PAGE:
Oh, The Vows We Make!

Have you ever seen a behavior pattern in your life that you can’t understand?

  • ·         Why do I act like that?
  • ·         Why did I say that . . . again?
  • ·         Why can’t I break this bad habit?

If you notice things like this in you or someone else, you may have taken an inner vow. You probably don’t even remember it.

Inner vows can happen when you are angry and judging someone else for their actions. For example, how many people do you know who declared, “I will never be the kind of parent my father was”, and then they treat their children the exact same way? Happens all the time.

Have you known someone who despaired, “I’m turning into my mother!”? They might have vowed never to be like her.

Inner vows usually seem like a good idea – a noble cause – on the surface. The problem is that they come about as a result of judgment. We judge someone else for their actions or attitudes because they hurt us or someone we love. We decide in our anger that we will NEVER act like that, or we will ALWAYS do the opposite.hands are tied

Inner vows declare to the spirit world (and to us) that we are determined to rely on our own strength to overcome a problem. They often form soul ties (“Blessed be the (Soul) Ties that Bind . . . or Not“) They bind us to a pattern of self-protection and unforgiveness (“Reduce Rage, Promote Peace; You Can Forgive”).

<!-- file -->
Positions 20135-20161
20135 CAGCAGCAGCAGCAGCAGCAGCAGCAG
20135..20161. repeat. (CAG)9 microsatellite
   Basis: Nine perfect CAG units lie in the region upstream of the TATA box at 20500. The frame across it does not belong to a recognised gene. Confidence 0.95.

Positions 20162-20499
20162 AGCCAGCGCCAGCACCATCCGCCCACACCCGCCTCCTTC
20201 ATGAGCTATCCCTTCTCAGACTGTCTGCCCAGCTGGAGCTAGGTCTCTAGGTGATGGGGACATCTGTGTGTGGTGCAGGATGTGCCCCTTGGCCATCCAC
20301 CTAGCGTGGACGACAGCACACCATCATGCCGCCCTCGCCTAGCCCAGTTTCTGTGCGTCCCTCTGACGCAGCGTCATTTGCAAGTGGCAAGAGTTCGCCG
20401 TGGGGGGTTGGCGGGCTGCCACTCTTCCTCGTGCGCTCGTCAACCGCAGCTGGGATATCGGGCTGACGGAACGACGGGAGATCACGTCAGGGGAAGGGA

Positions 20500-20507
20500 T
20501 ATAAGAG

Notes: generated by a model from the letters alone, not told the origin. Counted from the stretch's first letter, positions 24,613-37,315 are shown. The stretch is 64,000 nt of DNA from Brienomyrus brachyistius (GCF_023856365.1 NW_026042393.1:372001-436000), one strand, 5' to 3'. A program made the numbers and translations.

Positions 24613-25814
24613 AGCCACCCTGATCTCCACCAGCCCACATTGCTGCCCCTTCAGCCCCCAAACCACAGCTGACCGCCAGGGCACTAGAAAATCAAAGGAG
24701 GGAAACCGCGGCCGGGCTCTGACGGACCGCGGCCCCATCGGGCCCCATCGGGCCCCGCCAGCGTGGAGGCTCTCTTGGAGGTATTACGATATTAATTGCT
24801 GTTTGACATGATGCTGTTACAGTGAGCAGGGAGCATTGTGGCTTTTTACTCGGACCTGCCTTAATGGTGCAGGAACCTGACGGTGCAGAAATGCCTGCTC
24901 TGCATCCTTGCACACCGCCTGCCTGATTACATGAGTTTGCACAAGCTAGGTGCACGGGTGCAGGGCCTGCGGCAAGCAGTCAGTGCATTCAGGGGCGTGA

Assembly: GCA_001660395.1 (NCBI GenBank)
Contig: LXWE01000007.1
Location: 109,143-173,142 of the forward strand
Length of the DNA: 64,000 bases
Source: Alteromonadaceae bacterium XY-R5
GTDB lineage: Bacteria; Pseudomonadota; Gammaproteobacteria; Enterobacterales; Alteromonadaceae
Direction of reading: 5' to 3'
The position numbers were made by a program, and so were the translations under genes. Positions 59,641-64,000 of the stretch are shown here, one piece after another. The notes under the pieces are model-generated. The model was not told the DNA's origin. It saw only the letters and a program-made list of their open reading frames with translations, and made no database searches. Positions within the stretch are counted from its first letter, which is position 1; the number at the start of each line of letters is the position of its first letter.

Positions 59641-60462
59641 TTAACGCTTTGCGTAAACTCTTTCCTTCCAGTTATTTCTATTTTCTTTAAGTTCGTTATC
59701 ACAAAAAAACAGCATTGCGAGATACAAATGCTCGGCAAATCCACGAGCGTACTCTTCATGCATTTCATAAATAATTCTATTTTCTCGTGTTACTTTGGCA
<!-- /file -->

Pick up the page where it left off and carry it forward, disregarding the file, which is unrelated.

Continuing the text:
Not good!

When we make a judgment, even in ignorance, we also make a covenant with the thing we judge. And that links us inextricably to the judged action. Where there is judgment, there is no room for grace, no matter how badly we want (and need) it.

When we enter into a covenant, a chain reaction takes place. The law we’ve made must be enforced, so it is. And, unless the vow is negated and we come out of agreement with the covenant, we live with the consequences of repeated poor behavior – behavior we hate – because of our judgment and the vow. We think we’re in control, but we’re not. control button

Just like generational iniquity and generational curses (“It Runs in My Family!“), this isn’t a punishment from God, it’s a law of natural consequences.

Anger → judgment→ vow→ covenant→ law→ repeated bad behavior.

It spirals out of control.

It’s a vicious cycle.

But it isn’t a hopeless one.

You can break not only the vow you made, but its consequences. All you have to do is repent and come out of agreement with the covenant.

Just so we are all on the same page, let’s talk about covenants before we check out the pattern for negating vows.

Part 1 of a 2 part series on inner vows and covenants

Part 2| Covenant, Contract, or Law

all illustrations courtesy of freedigitalphotos.net